If Fernando Torres could draw a transfer fee or £50 million then it seems plausible that Mario Balotelli would be worth £200 million... right?
Form is temporary, trophies are forever
It is commonly held that Fernando Torres has never been the same since going under the knife just before the World Cup finals in 2010 to fix a long-standing knee problem. The pace, the keen eye for a goal, the passion for peroxide and alice bands - all gone.
At least, that's what the tabloids tell us.
But since the fateful operation that robbed Torres of his god-given talents - just like the haircut that rendered Samson a mere mortal, or the hairpiece that did the same to Wayne Rooney - the Spaniard has enjoyed what looks on paper to be the best years of his career
A World Cup winner's medal in South Africa? Check. A £50 million transfer to the club of his choice? Check. UEFA Champions League winner's medal? Check. EURO 2012 winner's medal? Check. EURO 2012 Golden Boot award? Check.*
If that isn't enough, Torres also scored the goal that sealed Chelsea's place in the UCL final at the expense of reigning champion Barcelona. And all this came while pocketing a reported £175,000 of Roman Abramovich's petrodollars.
The Circus doesn't even need to engage the office hyperbole department to declare it one of the greatest two-year periods enjoyed by any footballer in the history of the game. It is certainly the greatest return from a striker who failed to score for five months (or 26 games, or 15 hours, or 903 minutes) of that time.
After his latest gong, maybe Chelsea boss Roberto di Matteo will even let him take a penalty next time the Blues face a shootout, thereby avoiding ugly scenes like this.
* Never mind that two of Torres's three goals came against the EURO 2012 whipping boys from Republic of Ireland. Or that his goal and assist in the final came when the contest against a 10-man Italy was dead and buried. Goals are goals, whether they come against Lionel Messi's Barcelona, Joey Barton's QPR or third-tier Preston North End. Just ask Fernando.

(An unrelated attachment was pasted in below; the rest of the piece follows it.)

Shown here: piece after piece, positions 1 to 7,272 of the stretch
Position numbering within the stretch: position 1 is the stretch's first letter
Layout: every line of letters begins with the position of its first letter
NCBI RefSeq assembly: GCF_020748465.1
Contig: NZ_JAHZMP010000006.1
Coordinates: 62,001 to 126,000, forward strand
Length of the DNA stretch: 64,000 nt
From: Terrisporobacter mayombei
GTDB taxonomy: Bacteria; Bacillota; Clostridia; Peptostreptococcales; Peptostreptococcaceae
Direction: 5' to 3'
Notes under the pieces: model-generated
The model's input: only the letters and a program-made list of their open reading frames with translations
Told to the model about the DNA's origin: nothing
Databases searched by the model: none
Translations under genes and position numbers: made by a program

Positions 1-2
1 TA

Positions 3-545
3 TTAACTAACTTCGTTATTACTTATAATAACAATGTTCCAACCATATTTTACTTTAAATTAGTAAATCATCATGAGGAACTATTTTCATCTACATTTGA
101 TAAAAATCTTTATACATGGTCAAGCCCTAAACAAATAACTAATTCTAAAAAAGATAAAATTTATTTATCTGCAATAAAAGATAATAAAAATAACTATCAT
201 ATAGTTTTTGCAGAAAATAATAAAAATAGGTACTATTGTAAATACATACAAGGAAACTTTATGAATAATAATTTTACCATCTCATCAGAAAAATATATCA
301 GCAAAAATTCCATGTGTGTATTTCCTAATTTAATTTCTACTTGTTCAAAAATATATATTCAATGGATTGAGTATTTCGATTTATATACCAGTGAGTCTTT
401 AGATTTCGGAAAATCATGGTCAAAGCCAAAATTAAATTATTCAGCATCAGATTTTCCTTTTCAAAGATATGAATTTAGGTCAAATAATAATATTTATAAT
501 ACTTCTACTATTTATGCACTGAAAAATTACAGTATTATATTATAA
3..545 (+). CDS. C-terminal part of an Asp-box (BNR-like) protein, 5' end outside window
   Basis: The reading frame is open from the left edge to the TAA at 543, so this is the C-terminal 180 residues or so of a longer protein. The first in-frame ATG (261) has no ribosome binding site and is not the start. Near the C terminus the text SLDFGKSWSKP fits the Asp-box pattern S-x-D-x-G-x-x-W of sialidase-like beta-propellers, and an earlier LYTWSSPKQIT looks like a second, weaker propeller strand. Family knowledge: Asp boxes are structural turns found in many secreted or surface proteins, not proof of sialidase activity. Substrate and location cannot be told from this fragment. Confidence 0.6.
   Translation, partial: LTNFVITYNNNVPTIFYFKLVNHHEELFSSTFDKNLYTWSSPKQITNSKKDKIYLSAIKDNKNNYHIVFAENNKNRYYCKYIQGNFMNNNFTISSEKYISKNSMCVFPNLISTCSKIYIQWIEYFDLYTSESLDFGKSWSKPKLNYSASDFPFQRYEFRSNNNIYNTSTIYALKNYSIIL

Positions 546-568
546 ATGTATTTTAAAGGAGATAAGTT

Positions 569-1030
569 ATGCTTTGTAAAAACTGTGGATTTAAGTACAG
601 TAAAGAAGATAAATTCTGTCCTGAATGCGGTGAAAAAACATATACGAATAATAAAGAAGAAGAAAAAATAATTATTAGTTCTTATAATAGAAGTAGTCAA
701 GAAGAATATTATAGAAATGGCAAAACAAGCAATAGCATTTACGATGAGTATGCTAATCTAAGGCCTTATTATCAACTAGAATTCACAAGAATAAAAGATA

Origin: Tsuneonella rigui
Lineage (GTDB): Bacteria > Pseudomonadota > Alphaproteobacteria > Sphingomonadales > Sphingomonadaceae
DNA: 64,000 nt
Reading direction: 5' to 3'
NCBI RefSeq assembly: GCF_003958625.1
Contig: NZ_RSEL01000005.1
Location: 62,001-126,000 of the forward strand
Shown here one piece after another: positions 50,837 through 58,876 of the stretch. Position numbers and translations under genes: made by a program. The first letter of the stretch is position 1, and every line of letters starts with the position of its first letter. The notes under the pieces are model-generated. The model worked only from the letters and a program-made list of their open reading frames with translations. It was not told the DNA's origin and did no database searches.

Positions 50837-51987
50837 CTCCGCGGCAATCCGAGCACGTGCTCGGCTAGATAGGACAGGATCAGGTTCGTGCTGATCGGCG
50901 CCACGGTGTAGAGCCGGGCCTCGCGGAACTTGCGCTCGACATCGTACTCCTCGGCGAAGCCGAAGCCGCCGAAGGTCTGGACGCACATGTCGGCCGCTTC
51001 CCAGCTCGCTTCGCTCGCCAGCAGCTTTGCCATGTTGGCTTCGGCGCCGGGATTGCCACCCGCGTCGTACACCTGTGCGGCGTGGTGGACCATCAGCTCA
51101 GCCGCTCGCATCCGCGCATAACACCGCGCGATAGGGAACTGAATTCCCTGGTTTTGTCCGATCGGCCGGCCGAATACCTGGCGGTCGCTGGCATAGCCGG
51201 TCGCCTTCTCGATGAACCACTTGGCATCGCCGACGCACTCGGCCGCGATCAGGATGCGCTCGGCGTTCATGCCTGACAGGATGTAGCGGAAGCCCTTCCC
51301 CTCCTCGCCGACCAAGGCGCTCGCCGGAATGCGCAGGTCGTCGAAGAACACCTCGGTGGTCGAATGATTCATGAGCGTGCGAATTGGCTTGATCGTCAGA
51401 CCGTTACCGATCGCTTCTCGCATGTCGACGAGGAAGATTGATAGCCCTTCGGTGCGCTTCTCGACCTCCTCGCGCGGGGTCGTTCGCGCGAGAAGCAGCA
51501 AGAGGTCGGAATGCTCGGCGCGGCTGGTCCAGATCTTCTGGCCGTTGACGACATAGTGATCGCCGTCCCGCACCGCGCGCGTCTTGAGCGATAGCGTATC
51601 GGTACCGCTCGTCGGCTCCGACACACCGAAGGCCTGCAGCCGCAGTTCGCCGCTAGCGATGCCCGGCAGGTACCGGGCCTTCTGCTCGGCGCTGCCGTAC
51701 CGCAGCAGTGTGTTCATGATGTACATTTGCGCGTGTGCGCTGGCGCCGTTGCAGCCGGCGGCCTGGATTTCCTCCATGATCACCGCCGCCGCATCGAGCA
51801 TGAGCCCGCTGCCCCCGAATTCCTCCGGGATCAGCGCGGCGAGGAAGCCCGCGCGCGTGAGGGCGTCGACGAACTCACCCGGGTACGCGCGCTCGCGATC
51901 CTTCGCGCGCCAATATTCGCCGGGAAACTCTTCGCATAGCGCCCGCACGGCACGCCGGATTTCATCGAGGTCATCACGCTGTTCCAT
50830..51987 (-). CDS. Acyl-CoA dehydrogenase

What will we do without Super Mario?
Mario Balotelli's agent thinks his client is worth £200 million to Manchester City after his brilliant showing at EURO 2012.
If his reaction after Italy's loss, where he stormed down the tunnel as soon as the final whistle was blown, is anything to go by, The Circus is willing to chip in its lunch money to keep its biggest source of stories in the EPL next season
Shearer's one-track mind
If you thought Spain's utter dominance of international football over the past four years was the result of superior technique, outstanding coaching and the combined talents of a golden generation of players, Alan Shearer is here to tell you that you were wrong.
According to the former England striker turned BBC pundit, Spain's EURO 2012 triumph is more about what Xavi, Andres Iniesta and Xabi Alonso get up to in their time away from the pitch:
The spoken word
"Us against Stoke? In America? What are you trying to do? Put them off? - Former Sunderland manager Steve Bruce didn't think much of ESPN's plans to broadcast the Black Cats' Premier League clash against the Potters into the US back in 2010.
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